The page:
Then there’s that lure of excess consumption by the greedy, privileged working class who, instead of buying luxury irems, should be taking those excess monies and graciously passing them to the non-working class.

          Liked by 2 people

  18. lovely says:

    โ€œI leaked nothing to nobody,โ€ Susan Rice.

    A little sloppy language or a well crafted truth?

    Liked by 2 people

    • czarowniczy says:

      Any country the Russians serviced can reasonably be expected to possess chemical weapons with Russian (or Bloc) fingerprints all over them.
      Chlorine’s a favorite, phosgene a second so, as their use can be excused as an accidental industrial release. Nerve gasses, with the ALLEGED exception of some Russian ones, are harder to BS your way thru.
      The US has been reluctant to call the Russians out on chem weapon use, even during Afghanistan, instead choosing to use contorted language to excuse and explain away the evidence. During the first Gulf War numerous US and allied service personnel were, as either a criminal or civil court would rule, gassed by Russia but even in the face of a mountain of probable cause the US won’t step up to the plate even forbits own injured military personnel. And no, it’s not Our Favorite Arizona Senstor leading the charge to screw our troops….at leadt I think so.

      Liked by 1 person

  19. stella says:

    Victor Davis Hanson …

    Journey to the Center of the Country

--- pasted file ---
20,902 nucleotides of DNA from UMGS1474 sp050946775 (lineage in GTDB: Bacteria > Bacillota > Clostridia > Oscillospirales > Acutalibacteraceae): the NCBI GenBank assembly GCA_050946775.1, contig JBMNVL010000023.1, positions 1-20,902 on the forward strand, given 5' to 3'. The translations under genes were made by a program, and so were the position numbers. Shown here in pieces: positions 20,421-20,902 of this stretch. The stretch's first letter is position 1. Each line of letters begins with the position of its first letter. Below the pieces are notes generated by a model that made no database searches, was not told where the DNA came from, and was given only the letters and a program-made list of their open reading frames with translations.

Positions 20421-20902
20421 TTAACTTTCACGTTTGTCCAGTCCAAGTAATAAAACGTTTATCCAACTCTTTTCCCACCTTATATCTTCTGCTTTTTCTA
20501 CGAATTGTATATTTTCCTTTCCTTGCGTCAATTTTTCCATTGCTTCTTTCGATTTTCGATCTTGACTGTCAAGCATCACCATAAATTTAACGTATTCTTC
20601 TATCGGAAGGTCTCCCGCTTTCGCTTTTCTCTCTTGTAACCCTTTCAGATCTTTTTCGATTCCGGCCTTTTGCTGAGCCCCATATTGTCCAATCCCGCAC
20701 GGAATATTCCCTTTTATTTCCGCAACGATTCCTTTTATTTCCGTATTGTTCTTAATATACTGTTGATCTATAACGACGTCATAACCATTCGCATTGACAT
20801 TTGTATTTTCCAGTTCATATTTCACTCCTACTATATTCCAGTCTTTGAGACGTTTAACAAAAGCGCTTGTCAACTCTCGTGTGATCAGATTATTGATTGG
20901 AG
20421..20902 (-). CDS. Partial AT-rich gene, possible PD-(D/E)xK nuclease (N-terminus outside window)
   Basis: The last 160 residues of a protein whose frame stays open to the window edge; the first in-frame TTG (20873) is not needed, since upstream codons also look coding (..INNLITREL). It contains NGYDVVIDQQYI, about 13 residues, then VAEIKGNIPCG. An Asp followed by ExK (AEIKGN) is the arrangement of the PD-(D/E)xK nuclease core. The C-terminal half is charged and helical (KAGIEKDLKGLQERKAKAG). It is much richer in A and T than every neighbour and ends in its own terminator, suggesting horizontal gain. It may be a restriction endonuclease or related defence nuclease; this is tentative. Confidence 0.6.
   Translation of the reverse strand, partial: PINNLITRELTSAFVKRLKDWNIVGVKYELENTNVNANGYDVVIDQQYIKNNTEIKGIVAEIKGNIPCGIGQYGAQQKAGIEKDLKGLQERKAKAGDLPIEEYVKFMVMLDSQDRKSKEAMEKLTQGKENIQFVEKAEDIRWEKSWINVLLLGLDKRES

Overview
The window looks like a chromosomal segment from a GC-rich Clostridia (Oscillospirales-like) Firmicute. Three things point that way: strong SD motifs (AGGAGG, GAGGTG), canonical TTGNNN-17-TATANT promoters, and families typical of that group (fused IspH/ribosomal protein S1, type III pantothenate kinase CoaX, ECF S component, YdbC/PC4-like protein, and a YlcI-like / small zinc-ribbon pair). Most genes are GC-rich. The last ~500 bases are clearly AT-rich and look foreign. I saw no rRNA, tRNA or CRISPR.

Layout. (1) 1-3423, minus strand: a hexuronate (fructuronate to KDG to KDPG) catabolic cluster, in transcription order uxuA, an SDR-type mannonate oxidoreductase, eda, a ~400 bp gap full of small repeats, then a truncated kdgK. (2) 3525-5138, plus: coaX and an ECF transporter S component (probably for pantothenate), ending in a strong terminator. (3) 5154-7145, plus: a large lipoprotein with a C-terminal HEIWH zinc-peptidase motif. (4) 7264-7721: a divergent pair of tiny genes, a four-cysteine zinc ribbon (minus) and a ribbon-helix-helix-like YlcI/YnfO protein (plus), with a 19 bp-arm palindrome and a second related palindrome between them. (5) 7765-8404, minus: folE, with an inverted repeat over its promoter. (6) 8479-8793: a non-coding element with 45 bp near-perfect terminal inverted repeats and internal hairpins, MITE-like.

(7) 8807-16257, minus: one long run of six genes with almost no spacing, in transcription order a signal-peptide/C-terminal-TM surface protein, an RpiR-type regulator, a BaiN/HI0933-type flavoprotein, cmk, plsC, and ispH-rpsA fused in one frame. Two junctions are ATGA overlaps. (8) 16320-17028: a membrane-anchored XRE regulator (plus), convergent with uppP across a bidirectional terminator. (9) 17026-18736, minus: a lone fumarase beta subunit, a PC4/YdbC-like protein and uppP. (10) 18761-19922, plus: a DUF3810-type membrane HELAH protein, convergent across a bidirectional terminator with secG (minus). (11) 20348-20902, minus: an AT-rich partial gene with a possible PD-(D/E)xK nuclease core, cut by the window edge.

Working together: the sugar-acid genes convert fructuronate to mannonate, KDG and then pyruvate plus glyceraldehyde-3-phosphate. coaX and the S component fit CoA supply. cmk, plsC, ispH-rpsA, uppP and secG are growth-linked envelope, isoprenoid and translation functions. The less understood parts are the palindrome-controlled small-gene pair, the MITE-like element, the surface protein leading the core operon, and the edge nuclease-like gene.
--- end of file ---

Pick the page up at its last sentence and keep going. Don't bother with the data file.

http://www.nationalreview.com/article/446384/trump-centrist-moderate-course-correction-after-obama-era-radicalism

    Nonetheless, the media and the Left, in their respective arenas, howled that these modest corrections back to the center by Eisenhower, Nixon, and now Trump were nihilistic and extreme. True to form, we are now hearing those same end-of-days accusations โ€” even as Trump seeks to bring the U.S. back to about where it was between 1980 and 1992. Note that this endless cycle of change and counter-change is not a static phenomenon but incrementally (and over time radically) takes government and the culture ever more leftward.

    Liked by 3 people

    • stella says:

      Hillary Clinton pandered more to working-class whites in 2008 than Trump did in 2016. The latter never said something akin to Hillaryโ€™s overt boasts about her white support in the 2008 primaries. โ€œI have a much broader base to build a winning coalition on,โ€ she told USA Today, adding that an AP story โ€œfound how Senator Obamaโ€™s support among working, hard-working Americans, white Americans, is weakening again, and how whites in [Indiana and North Carolina] who had not completed college were supporting me.โ€

      Liked by 1 person

  20. Intelligent, rational discussion continues to decline. Has anyone else noticed that libs on Twitter these days seem to think that posting a gif is a valid counterargument?